Brahms: The Boy II
It’s just a film that’s as blank as Brahms’ expression.
When I entered the music program in my first year of university, it seemed impossible to avoid conversations about “Amadeus.” It helped that the Miloš Forman movie was relatively recent and happened to be good. But something else set it apart from films about classical composers. It managed to take you inside the heads of Mozart and Salieri—the former a musical genius, and the latter, as Roger Ebert put it, with “the talent of a third-rate composer but the ear of a first-rate music lover.”
In a scene midway through the film, Mozart’s wife Constanze meets court composer Salieri on the quiet, hoping to convince him to give her husband more work. She shows Salieri some of Mozart’s original compositions. As he flips through the scores, you hear the piece that’s written on the page. But you’re not just hearing the music, you’re listening to how those notes translate to Salieri, and how their perfect arrangement taunts his inadequacy.
The movie often plays with that: who’s hearing the music, and how are they hearing it? It happens when the Emperor plays a march Salieri wrote for their first meeting with Mozart, who, in turn, plays it back moments later with considerable improvements, in part to show up Salieri and his terribly simplistic piece. There’s also the ending, when both men finally come together to write Mozart’s Requiem. The genius is in a hurry to put it all on the page; the non-genius wants a minute to take it in.
You might attribute these storytelling aspects to Peter Shaffer, whose play was adapted into the film. But Forman created another language for Shaffer’s ideas. He messed with how a stately period drama is supposed to behave with Tom Hulce’s falsetto laughter and those hard rock wigs, which aren’t a nod to wacky '80s trends so much as a manifestation of Mozart’s nonconformity. It doesn’t matter that the story is anchored in fiction because the movie isn’t interested in who those people really were. It’s about prodigy, mediocrity, and what it’s like to occupy both of those internal spaces.
You get a better glimpse of that in “Jim & Andy: The Great Beyond,” a behind-the-scenes documentary about Jim Carrey’s literal transformation into Andy Kaufman during the filming of “Man on the Moon.” Here, Forman is remarkably indulgent of his leading man’s inconvenient method acting, even calling him “Andy.” Carrey’s process is at times unproductive, but Forman finds a way to work with it.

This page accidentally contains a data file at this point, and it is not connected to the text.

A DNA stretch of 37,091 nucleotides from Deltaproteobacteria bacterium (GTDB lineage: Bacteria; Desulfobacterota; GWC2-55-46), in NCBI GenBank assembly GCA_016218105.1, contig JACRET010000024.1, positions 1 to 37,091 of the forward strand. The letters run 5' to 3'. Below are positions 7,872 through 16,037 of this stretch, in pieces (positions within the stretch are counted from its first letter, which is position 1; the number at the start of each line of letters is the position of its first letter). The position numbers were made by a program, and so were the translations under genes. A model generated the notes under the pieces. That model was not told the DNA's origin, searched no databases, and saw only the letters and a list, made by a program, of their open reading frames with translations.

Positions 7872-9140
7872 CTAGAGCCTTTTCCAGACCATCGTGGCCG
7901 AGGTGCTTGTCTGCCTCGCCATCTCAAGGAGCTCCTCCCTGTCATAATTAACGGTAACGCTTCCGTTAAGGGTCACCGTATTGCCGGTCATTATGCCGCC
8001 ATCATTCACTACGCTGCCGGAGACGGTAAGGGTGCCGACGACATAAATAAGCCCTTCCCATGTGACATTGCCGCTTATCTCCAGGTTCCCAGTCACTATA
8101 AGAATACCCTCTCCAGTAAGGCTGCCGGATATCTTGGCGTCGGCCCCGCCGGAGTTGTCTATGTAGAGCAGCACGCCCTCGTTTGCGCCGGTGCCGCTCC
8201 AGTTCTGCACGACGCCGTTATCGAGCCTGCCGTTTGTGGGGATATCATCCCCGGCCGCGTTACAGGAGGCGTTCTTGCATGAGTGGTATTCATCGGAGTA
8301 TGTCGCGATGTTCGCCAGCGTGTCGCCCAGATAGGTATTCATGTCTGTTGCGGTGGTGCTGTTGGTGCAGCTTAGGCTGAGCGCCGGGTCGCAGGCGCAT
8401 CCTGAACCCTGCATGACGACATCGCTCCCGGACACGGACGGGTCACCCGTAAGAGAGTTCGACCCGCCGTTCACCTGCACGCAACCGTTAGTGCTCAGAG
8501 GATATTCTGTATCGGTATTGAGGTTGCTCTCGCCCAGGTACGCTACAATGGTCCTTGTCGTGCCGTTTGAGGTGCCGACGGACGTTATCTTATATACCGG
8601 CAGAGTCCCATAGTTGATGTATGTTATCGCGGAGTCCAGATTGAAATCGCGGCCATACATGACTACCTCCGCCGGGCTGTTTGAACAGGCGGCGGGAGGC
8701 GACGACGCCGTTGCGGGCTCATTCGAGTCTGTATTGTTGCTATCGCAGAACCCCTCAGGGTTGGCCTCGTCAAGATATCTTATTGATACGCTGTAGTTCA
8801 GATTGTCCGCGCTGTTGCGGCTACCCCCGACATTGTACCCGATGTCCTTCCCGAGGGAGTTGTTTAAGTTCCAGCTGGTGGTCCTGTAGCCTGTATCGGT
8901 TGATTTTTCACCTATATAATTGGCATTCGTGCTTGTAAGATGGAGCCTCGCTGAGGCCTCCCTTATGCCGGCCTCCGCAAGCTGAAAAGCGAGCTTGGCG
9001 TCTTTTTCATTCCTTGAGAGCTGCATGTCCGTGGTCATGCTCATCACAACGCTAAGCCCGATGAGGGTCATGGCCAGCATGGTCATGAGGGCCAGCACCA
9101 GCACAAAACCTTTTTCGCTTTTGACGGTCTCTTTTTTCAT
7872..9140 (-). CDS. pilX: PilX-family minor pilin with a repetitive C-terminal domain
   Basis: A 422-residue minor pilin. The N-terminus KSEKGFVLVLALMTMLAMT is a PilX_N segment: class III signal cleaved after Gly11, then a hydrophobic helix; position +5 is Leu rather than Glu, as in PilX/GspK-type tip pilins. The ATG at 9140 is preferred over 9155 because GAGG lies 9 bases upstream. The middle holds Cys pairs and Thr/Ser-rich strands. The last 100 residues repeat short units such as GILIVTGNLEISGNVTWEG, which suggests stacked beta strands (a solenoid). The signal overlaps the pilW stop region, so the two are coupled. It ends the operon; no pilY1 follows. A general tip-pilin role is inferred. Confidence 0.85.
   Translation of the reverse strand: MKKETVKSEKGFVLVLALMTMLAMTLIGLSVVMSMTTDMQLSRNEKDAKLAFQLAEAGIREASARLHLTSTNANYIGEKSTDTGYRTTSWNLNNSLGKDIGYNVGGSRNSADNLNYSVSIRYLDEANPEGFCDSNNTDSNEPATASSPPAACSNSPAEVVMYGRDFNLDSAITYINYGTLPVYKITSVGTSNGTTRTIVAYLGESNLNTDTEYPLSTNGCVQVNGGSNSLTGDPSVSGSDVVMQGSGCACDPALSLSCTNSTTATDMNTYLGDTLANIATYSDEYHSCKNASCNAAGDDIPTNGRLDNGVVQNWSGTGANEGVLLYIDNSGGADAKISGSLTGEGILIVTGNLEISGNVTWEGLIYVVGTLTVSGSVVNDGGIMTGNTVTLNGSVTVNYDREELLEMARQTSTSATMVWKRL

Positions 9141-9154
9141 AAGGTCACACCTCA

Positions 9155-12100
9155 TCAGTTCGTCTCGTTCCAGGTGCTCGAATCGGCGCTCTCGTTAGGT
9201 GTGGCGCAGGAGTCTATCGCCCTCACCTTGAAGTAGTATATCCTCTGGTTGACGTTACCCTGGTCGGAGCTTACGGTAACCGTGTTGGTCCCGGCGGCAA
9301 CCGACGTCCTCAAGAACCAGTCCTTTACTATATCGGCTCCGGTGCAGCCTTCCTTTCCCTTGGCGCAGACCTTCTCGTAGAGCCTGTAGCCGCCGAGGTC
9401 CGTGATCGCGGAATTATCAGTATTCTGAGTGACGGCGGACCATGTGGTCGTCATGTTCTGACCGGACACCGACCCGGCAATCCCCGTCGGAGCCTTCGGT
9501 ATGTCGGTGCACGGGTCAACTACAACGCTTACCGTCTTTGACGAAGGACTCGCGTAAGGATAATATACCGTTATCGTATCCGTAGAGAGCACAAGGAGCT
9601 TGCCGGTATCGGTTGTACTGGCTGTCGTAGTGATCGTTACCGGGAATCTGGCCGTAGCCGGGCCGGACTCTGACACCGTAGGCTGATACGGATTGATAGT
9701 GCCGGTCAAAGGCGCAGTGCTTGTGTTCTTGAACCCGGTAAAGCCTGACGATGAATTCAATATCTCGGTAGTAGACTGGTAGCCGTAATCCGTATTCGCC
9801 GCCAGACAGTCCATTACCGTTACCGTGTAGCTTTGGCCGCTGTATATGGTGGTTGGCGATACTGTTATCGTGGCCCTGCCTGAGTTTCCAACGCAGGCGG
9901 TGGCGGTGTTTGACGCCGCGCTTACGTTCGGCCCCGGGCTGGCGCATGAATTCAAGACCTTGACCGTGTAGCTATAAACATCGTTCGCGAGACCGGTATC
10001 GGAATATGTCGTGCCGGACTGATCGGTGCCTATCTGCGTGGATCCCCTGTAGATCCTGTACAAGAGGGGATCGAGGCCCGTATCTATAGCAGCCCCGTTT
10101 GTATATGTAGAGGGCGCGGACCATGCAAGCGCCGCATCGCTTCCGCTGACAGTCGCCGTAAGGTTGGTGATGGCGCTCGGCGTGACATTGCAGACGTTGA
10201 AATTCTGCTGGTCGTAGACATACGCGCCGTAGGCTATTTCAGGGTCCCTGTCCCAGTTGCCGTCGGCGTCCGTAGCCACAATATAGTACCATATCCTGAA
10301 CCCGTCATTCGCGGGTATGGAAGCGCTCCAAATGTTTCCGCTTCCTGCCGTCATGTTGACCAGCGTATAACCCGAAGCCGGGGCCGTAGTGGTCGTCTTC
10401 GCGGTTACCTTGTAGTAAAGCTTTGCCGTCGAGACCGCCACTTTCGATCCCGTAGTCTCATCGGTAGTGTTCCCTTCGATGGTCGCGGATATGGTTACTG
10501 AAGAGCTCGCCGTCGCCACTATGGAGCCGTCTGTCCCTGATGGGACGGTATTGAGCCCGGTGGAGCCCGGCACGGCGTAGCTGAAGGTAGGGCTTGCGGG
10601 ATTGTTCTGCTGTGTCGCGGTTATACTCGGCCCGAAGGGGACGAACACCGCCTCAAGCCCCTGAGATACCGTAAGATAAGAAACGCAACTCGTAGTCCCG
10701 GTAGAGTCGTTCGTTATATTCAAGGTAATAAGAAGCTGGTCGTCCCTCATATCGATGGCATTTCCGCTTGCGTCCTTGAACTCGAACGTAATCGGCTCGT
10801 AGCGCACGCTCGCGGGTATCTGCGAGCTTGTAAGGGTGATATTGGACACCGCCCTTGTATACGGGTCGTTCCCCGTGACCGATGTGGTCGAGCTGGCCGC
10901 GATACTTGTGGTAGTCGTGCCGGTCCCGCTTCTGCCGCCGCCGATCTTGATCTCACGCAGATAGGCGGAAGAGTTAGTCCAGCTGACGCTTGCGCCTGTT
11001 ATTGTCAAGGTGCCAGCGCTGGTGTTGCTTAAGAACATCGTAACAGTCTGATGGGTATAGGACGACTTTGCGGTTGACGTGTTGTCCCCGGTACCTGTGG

In an earlier interview about “Man on the Moon,” when Forman describes Kaufman’s comedy, he’s both baffled and fascinated by it. But there’s delight to spare for Carrey’s madness as well. Carrey offers an explanation: “[Forman] is a big artists’ rights person. He believes in the artist. He believes that these expressions and these choices happen for a reason.”
It suggests that Forman supported anything that might help performers tap into an essential humanity, which created beautifully complex characters that played against expectations.
Consider Nurse Ratched’s cool head in “One Flew Over the Cuckoo’s Nest.” It would be difficult to size her up based only on the words she says, which are few and achingly calculated. What you know about her is the effect she has on the men in her ward. Though it’s not just the fear she inspires in her charges. You also get the sense that exercising that much control over them requires a combination of indifference and disdain. She doesn’t really care what happens to them, and they probably pick up on that.
During ensemble scenes, Forman gives the actors carte blanche to amplify their characters, and the conflicts often become chaotic, lending necessity to Nurse Ratched’s composure. These are different people who want different things at the same time, which feels authentic. They’re not all fleshed out on the page, but each exists fully in those scenes.
If a Forman movie wasn’t a careful character study, it likely dealt in extremes. “Hair” could have been a trippy film about singing hippies, but it instead reminded us that they were part of an upheaval, and largely up against very powerful, decidedly non-hippy forces. And while “The People vs. Larry Flynt” has a lot of the beats you might expect from a biopic—briskly jumping from one milestone moment to the next—its main subject is a man who went where even Hugh Hefner dared not go.
Some directors are all about the visual symbolism, but Forman was more of a people-watcher. He was curious about the inner lives of his characters and the context that made them significant. Each person in a scene mattered, even if the scene wasn’t about them. It’s why Constanze swipes one of Salieri’s pastries while his attention is on Mozart’s scores. She loves her husband, but she also has a sweet tooth.
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